Family planning funding denied again to N.H. reproductive health centers
For the fourth time in a year, Republicans on New Hampshire’s Executive Council blocked state funding for reproductive health centers that serve over 16,000 low-income Granite Staters.
“It is the equivalent to reducing access to health care services for low-income women,” Health and Human Services Commissioner Lori Shibinette warned councilors ahead of the vote Wednesday.
The contracts at issue are meant to support STD testing, cancer screenings and family planning services.
While the Republican-controlled council approved funding for these services at four New Hampshire clinics — including Amoskeag Health and Coos County Family Health Services — they rejected funding for Planned Parenthood of Northern New England, Lovering Health Center in Greenland and Equality Health Center in Concord.
The lone Democrat on the council, Cinde Warmington of Concord, voted in favor.
While these contracts have been subject to heightened scrutiny in recent years, the funding has historically earned support from Republican and Democratic councilors. In the last year, however, Republican councilors have repeatedly refused to send this funding to clinics that also provide abortion services, despite reassurances from state officials that the money does not fund abortions.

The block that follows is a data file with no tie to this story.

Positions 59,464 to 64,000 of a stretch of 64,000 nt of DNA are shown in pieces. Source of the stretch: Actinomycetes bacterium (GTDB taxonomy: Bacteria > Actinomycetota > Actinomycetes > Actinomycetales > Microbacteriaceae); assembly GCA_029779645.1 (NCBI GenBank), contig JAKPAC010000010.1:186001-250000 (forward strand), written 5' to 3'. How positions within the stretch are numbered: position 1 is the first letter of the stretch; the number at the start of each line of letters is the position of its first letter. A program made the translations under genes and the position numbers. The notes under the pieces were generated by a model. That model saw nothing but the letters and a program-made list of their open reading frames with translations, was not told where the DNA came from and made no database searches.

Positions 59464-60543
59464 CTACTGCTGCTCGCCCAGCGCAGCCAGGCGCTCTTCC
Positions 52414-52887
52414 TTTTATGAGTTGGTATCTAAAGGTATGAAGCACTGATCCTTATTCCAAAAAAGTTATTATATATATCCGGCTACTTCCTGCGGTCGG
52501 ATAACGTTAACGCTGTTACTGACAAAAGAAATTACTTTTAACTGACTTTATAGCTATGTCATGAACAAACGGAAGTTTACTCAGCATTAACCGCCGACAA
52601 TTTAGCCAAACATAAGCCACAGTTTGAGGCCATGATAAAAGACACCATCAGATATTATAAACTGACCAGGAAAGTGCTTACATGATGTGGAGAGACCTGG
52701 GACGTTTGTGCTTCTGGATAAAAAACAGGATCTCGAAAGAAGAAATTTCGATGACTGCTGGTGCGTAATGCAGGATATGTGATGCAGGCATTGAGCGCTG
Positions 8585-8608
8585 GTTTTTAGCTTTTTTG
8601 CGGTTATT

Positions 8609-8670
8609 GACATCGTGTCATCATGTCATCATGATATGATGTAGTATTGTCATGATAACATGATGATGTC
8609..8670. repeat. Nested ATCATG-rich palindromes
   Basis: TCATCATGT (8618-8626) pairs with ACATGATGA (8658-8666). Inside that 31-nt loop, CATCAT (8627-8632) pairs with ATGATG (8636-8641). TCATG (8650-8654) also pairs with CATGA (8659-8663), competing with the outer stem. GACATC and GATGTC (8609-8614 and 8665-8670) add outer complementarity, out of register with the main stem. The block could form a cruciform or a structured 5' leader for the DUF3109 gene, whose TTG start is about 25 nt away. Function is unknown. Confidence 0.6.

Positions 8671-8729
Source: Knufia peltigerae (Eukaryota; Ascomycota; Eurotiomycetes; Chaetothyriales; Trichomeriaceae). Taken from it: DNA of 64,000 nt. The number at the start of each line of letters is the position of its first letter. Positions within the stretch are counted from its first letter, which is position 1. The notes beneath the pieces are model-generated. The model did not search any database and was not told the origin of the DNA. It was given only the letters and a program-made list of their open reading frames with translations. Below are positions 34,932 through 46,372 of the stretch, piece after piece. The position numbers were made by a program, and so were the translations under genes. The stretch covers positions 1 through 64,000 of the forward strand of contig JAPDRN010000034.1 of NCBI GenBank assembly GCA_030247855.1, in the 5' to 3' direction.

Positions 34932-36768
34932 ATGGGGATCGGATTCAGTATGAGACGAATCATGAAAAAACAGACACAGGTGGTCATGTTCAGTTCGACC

An audit last year confirmed those findings.
Councilor Ted Gatsas, a Republican from Manchester, also raised concerns that the funding would expand access to Plan B, a form of emergency contraception, for people under age 18. But, as state officials explained, state law already allows this kind of access at pharmacies statewide.
Shibinette said the clinics losing out on funding as a result of the council’s vote provide the bulk of New Hampshire’s family planning services for low-income families.
“It is the equivalent to reducing access to health care services for low-income women."Lori Shibinette, commissioner of N.H. Health and Human Services
In the absence of state funding, the health centers have continued to offer services to low-income patients but have sought out other sources of financial support. Equality Health Center, for example, turned to local donors and a grant from the New Hampshire Women’s Foundation to keep their services more affordable for patients in need of financial assistance.
But it’s unclear how sustainable those sources will be in the long term.
Patricia Tilley, director of the Division of Public Health Services for the New Hampshire Department of Health and Human Services, said the clinics this funding would have supported also play an important role tracking and preventing the spread of diseases that can be spread through sexual contact, like monkeypox.
“Our sexual health centers are really on the front lines for ensuring that we can get vaccine to folks and that there's screening and treatment for monkeypox,” Tilley said.